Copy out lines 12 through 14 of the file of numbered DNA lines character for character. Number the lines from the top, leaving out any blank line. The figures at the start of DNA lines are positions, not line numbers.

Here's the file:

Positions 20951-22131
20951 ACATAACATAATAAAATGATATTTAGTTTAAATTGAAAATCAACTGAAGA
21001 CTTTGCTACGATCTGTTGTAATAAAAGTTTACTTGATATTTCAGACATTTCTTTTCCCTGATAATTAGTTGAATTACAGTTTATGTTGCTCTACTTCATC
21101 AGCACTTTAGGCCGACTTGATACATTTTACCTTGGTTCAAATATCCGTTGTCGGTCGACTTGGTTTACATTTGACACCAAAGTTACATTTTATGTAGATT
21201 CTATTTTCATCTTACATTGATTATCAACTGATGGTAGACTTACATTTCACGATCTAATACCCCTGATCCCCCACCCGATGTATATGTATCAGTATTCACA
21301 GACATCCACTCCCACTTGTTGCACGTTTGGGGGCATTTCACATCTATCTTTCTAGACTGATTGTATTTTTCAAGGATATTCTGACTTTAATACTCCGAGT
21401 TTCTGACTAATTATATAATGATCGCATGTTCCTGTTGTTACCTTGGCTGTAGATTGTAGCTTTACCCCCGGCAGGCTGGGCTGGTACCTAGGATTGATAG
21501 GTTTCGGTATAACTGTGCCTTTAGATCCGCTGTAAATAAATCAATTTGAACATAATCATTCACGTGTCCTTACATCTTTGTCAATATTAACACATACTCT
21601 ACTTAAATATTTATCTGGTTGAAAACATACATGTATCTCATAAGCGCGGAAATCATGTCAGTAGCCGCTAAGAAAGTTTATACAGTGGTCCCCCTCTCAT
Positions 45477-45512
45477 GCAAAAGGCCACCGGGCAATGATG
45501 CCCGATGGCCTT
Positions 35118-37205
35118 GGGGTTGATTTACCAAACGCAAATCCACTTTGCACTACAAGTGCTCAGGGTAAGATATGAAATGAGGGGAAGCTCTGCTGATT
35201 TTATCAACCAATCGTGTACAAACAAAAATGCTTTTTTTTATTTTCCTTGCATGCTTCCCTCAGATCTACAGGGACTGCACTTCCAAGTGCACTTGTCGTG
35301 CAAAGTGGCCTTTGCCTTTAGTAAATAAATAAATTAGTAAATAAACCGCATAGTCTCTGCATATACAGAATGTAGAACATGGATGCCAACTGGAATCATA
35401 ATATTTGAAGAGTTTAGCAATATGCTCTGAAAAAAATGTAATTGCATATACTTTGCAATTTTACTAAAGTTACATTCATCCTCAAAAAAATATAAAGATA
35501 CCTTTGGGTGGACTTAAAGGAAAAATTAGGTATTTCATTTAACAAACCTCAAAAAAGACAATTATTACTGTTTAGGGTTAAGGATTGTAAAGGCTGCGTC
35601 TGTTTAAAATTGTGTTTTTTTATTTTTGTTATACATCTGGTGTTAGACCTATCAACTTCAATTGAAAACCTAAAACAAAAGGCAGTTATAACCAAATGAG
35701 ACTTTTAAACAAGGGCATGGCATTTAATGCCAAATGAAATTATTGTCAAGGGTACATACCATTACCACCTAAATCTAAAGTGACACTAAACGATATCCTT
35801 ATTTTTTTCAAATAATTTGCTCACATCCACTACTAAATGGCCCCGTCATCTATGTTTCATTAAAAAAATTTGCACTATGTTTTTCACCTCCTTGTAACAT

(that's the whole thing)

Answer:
45501 CCCGATGGCCTT
Positions 35118-37205
35118 GGGGTTGATTTACCAAACGCAAATCCACTTTGCACTACAAGTGCTCAGGGTAAGATATGAAATGAGGGGAAGCTCTGCTGATT